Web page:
•Hospital communications:

Sample requirements may change with the automation. The collection staff, including phlebotomy and other hospital collection personnel, may need training as to the appropriate collection tube. Ample notice must be given to the hospital supply department so that patient care units are stocked with the required sample tubes. Facilitate acceptance when requesting the changes by explaining that the alternate sample tubes will allow for the use of automation, subsequently providing faster turnaround times, improved patient care and hospital cost reduction.

•Transfusion service mindset changes:

Staff will be accustomed to responding to all samples as if they were stat. Evaluate workflow and create algorithms for performing tests in batches at specified time intervals. Continuously emphasize to the staff that it is acceptable to leave a sample in the automation rack until the next run time. Educate the medical staff that because most work will be performed in these batches, the processes will become more efficient, thereby decreasing the turnaround time in most cases.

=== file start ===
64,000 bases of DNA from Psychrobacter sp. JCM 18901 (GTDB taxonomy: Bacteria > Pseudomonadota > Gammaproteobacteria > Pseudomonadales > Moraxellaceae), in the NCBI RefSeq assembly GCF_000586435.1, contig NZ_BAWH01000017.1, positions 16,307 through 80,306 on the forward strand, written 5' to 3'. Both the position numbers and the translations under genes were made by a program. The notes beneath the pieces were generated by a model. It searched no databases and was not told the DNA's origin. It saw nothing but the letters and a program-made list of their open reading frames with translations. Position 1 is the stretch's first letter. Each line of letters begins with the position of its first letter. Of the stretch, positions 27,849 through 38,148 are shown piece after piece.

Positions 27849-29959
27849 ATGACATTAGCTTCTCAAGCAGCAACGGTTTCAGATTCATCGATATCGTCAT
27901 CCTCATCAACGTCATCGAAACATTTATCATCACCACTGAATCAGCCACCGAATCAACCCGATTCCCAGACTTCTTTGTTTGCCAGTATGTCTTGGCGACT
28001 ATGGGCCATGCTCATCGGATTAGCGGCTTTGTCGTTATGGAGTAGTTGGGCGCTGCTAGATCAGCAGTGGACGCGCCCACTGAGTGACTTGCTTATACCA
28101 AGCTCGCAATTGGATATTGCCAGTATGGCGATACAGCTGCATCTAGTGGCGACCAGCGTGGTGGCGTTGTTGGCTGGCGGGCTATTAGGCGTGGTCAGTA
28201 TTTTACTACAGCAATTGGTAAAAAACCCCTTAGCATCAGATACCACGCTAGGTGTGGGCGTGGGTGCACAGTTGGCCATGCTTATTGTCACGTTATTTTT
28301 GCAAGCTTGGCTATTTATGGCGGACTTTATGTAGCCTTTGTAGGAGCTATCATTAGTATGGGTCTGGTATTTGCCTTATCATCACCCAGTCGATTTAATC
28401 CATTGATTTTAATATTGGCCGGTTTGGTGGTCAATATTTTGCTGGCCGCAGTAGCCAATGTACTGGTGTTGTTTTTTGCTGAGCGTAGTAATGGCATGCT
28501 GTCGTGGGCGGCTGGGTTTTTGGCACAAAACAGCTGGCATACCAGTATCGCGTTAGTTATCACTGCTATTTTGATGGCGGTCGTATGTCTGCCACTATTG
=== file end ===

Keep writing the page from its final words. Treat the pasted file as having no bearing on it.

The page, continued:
Increased workload and the decreasing number of technical staff have forced the need for automation in many workplaces. The implementation of automation encourages streamlined and standardized processes with resulting increase in speed and efficiency and lowered cost. The implementation of automated processes, including computer interfaces, drastically reduces the opportunity for clerical or other testing error. Implementing automation in the transfusion service provides a less stressful environment for staff, management and transfusion service customers.

Dina M. Hannah is assistant director of Quality and Compliance, ARUP Laboratories, Salt Lake City.


Foubister V. Bench press: The technologist/technician shortfall is putting the squeeze on laboratories nationwide. CAP Today September 2000.